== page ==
The stark contrast between muddle and malpractice and the deliberate, sustained misanthropy of anti-democratic, authoritarian regimes is impossible to hide.

Sinon Tisdall, the Guardian

📌 If he’s not removed from Parliament forever, Boris will hang around and cause all kinds of trouble, writes Andrew Rawnsley. His eye is obviously on a return to the top job. Boris’s entire life has come to resemble an satirical comedy film by Armando Iannucci.

📌 Our wedding-day photo, from 34 years ago – painted by Cecil Waldron and soon to be a stitchwork by me – is coming along nicely. Just putting a dab of purple into my wife’s hair. She says I made it look like she’s holding a pizza.

Our wedding day…

📌 To save money in the cost-of-living onslaught, our neighbour has cancelled her 15-year-old daughter’s gym membership in the belief that she won’t notice.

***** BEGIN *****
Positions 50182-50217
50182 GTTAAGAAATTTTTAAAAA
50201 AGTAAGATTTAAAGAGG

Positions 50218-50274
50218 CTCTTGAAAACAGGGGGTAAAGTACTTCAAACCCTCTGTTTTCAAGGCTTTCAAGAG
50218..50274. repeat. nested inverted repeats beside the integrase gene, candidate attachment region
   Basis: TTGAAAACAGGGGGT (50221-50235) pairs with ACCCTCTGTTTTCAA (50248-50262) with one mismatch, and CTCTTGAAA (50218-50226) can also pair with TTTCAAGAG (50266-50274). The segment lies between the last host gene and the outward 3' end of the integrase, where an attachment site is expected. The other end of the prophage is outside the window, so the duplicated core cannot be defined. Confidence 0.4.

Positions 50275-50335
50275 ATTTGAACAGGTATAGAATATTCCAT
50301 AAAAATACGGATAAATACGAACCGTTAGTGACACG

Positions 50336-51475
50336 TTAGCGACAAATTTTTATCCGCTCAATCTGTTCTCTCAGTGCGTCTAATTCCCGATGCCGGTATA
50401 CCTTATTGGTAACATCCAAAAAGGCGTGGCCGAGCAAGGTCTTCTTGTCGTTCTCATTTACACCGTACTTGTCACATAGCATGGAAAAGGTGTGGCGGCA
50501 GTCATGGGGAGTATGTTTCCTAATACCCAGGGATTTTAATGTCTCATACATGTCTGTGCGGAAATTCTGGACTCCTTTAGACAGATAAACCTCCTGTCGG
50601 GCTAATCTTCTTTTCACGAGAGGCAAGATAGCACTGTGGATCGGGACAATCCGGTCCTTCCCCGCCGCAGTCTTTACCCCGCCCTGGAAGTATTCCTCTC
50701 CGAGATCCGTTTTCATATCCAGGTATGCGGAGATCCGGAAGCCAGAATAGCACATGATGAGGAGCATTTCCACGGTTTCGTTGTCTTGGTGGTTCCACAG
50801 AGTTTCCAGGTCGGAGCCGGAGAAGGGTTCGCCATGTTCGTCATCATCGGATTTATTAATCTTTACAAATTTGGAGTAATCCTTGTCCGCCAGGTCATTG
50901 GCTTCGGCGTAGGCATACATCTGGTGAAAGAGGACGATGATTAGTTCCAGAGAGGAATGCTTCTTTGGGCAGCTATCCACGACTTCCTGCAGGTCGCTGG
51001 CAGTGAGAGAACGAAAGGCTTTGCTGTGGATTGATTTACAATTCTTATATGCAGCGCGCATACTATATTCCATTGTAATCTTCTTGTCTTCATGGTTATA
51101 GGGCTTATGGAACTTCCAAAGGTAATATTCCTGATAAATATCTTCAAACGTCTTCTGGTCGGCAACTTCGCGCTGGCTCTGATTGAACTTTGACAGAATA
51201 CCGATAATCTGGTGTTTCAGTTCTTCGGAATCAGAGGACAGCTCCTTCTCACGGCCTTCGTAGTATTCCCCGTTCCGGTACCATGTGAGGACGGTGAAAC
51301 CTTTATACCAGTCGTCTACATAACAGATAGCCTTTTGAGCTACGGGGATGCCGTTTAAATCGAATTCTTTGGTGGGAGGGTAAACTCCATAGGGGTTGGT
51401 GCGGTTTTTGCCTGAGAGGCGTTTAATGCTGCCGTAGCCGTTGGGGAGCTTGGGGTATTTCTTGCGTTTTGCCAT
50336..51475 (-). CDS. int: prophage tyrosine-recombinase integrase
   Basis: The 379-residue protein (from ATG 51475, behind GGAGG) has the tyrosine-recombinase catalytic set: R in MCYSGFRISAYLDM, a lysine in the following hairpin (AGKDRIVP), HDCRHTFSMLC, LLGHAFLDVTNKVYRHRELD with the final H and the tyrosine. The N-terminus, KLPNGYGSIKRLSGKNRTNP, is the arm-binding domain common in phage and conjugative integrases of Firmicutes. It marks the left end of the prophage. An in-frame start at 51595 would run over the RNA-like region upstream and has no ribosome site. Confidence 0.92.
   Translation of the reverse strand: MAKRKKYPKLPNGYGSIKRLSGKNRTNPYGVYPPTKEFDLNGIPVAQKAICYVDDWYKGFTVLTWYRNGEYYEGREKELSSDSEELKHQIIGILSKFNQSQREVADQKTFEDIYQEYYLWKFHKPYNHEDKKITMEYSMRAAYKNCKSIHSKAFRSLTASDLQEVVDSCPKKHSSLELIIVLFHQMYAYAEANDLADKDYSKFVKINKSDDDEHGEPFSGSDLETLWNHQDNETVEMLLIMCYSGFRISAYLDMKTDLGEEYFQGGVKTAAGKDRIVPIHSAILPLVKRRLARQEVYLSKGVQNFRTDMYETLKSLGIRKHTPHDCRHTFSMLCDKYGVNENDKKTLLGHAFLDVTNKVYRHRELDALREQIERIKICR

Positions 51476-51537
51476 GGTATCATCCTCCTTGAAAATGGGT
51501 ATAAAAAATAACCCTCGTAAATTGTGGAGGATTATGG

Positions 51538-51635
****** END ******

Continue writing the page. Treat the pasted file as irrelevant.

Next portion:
📌 My wife waits until I’ve gone to bed on Sunday nights, dims the lights and watches a TV programme called 1000-lb Sisters.

MONDAY 5 The Karin Alvtegen book Missing does a neat combination of the amateur detective story partnered with the hunted/hunter theme. The chief suspect in a series of grisly murders is forced to solve the crimes herself when she realises the police are not searching for anyone other than her. In a clever concoction of cheesy and corny she hooks up with a schoolboy nerd who believes her to be innocent and agrees to help.